This is a guest post by Brad Wright, who felt that my "Beginners"
series was a too high level to really live up to the name. He's
probably right about that, so here is his effort to bring it down to basics for
the small Canadian investor. The links and section headers are
mine. Tom Konrad.
The goal of this article is to assist with your future investments by
explaining investment options, how they work and potential alternatives that may
be of interest to you. The take away I’m looking for is with a little research
you can empower yourself to make more socially and environmentally responsible
There are long term financial advantages to investors who identify and invest
in current and future clean and green companies. Recent developments in
technology and the world we live in have allowed opportunities for us to invest
in companies that can make a difference – and make a profit for themselves and
their shareholders. For most people, the stock market is a foreign concept, but
a little research can alleviate most concerns. Here are a couple of stories that
may help to see where we’re trying to go.
In a recent book I read, the author described this interesting story: He and
his friend ran into a ‘biker’ at a bar. The biker asked what they did for a
living. They replied that they were investors. The biker elaborated on how he
once received some advice on stocks, invested and lost all his money. The author
went on to say how this is such as typical notion of the stock market – people
get bad advice and lose their money. The author went on to say that the biker
should have purchased stock in a company that he actually knew something about
such as Harley Davidson. It turns out that assuming the biker had purchased
stock in Harley Davidson 5 years ago, his investment would have multiplied by 5
Another example is my friend who went to speak to her registered retirement
savings plan (RRSP) manager. When she went in to discuss her investments, she
asked what the top 3 holdings of her portfolio were. The manager replied that he
didn’t know but that he could find out. A few minutes later he returned with
news – the top 3 companies were oil, diamond and uranium companies. Now, this
may be commonplace considering the resource extraction based economy known as
Canada. When you look at the companies that are listed on the Toronto Stock
Exchange the majority are mining companies. Anyways, my friend who is
environmentally conscious didn’t feel comfortable that she was investing in
these companies. The next question is how she can invest in companies that are
more inline with her ethics.
Well, first let’s just provide a quick overview of the investment options
that are out there. First off, there are bonds and GIC’s that are generally
fixed interest rates that may or not be locked in for long term investing. They
are generally around a 4% annual interest rate and can be held either inside or
outside of an RRSP.
The "Registered" part of RRSP means you have agreed with the
(Canadian) government that you will leave your money in the account and not take
it out until you retire. This is similar to a US 401(k) plan. The government in
turn does not tax you on those investments until you make a withdrawal. Now the
most common entities held within RRSP are mutual funds. A mutual fund is a
conglomeration of numerous companies (let’s say about 50) that the fund
invests in. These mutual funds are generally invested in larger companies and
may give personal rates of return of less than 0 to more than 20% per year,
depending on the volatility of your mutual fund. In general, it is assumed that
mutual funds provide a 10% annual rate of return. You can talk to your
investment manager and select conservative, balanced or aggressive mutual funds
depending on your situation, age and comfort with investing – or more
specifically, comfort with fluctuating annual rates of return. My last point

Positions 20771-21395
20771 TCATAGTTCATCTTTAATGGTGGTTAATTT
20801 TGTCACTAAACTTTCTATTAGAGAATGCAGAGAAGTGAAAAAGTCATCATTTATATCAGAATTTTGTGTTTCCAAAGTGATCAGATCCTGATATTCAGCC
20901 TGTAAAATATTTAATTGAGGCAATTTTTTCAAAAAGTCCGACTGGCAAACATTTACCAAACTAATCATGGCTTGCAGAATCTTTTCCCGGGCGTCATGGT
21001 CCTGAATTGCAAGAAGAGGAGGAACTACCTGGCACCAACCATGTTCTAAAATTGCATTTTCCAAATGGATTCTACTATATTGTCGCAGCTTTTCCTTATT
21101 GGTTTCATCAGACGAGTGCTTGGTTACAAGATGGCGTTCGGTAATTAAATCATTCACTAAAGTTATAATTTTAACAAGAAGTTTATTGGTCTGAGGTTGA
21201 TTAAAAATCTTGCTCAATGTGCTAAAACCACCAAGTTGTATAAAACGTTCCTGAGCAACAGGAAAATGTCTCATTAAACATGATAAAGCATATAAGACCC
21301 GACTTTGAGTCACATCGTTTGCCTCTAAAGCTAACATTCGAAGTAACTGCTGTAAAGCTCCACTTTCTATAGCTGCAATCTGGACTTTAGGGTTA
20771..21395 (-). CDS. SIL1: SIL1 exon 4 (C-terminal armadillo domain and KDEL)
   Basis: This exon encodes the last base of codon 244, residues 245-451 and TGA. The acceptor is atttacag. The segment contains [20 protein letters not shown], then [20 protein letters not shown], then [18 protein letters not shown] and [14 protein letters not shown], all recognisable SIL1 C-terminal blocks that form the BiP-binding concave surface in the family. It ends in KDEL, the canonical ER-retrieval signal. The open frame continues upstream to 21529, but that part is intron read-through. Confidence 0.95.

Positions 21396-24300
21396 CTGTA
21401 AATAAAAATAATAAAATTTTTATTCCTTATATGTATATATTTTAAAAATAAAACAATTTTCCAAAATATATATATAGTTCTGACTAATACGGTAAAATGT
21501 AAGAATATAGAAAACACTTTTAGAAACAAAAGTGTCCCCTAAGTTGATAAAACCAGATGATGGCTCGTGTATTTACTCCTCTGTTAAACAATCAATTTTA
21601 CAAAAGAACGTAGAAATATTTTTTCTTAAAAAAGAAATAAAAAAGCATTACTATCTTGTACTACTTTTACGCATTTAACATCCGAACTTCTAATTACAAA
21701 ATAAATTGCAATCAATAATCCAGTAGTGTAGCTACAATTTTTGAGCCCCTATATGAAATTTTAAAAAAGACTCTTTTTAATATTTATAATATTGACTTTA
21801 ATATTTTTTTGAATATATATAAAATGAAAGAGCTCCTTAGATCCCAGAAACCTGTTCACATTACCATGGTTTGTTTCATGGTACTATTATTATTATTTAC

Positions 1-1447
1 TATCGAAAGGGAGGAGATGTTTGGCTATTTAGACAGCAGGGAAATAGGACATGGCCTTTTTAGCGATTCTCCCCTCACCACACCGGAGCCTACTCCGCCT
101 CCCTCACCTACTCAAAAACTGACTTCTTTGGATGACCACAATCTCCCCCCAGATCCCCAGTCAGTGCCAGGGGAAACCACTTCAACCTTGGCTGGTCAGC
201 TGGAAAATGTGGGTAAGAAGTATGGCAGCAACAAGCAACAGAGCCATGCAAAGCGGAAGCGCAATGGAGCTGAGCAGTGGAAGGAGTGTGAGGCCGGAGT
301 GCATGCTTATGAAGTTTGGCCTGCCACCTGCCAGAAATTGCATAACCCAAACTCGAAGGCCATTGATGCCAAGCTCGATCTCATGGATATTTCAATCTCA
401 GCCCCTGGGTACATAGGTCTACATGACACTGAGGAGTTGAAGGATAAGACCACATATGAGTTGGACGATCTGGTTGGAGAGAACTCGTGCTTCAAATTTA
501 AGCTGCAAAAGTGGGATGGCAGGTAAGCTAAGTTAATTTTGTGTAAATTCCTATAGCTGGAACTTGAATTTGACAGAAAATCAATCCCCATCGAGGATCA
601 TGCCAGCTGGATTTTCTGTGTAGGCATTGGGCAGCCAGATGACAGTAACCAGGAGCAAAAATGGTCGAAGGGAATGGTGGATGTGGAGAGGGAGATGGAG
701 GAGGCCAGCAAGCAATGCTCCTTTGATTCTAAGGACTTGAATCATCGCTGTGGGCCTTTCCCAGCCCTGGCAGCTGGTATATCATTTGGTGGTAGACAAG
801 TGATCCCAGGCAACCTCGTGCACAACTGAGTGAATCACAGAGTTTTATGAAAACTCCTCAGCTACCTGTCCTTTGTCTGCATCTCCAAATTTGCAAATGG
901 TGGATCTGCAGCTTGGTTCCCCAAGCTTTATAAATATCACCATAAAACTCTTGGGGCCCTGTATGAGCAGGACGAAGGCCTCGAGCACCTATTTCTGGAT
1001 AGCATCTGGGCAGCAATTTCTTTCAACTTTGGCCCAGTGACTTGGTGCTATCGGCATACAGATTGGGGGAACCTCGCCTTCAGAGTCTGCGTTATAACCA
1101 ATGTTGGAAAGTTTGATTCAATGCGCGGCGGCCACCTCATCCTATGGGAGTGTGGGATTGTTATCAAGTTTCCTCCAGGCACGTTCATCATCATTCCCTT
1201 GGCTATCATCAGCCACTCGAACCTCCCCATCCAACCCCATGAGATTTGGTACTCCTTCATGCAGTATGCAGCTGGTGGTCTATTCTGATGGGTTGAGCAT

with RRSP’s and mutual funds is that they come with a manager who monitors and
adjusts the fund over time. They generally charge 2-3% per year for this
An investment vehicle which takes a further step into the stock market is
called an exchange traded fund (ETF). It is identical to a mutual fund in that
there are normally 50 to 100 companies you can invest in. The differences are
that you purchase the ETF like you would for a stock, not just sign some papers
that your investment manager gives you for a mutual fund. Also, the management
fee is less, usually less than 1%. Finally, some have said that the advantages
of ETF’s are that they are actively traded when the markets are open while
mutual funds are adjusted when the markets are closed. The advantage is that the
ETF may get better deals during the day. The disadvantage of ETF’s could be
that they are more closely linked to the stock market and may depreciate more
when the market is doing poorly. [Note: You can find a list
of the available Clean Energy ETFs here, and a discussion of the relative merits
of each ETF here.]
The final investment vehicle is buying stock from one company at a time. When
you do this, the only fee is to a broker, either in person, over the phone or
over the internet. In person and over the phone is generally $50 to $100 to buy
or sell stocks, whereas competition on the internet lowers these broker fees to
the $10-$30 range. With respect to fees, the advantage of stocks, especially if
they are held for 5-10 years is that you may have to pay a total of $100 to buy
and sell a stock, you don’t pay a 3% management fee over that time period. For
example, with $10,000 in RRSP’s over a 5 year period with a management fee of
3% would cost you $1500!
So, that is a summary of common investment vehicles. [Note: this series
also discussed the choice
between stocks, mutual funds, and ETFs in Part I.] Other factors that
you need to consider when investing are: what are you saving for, how much can
you save or allocate, and how comfortable are you with risk?
So the next couple paragraphs will deal with steps to help you move away from
investing in oil, diamond and uranium companies.
It just so happens that the first step is to say, hey, what if I just invest
in the best or most environmentally or socially responsible oil, diamond and
uranium companies. Well, you can.
The first step towards making more ethical investment decisions is
researching and finding more ‘ethical’ mutual funds. Some mutual funds use
social, economic and environmental criteria to select companies for their fund.
For example, ethical mutual fund companies are quite similar to Environment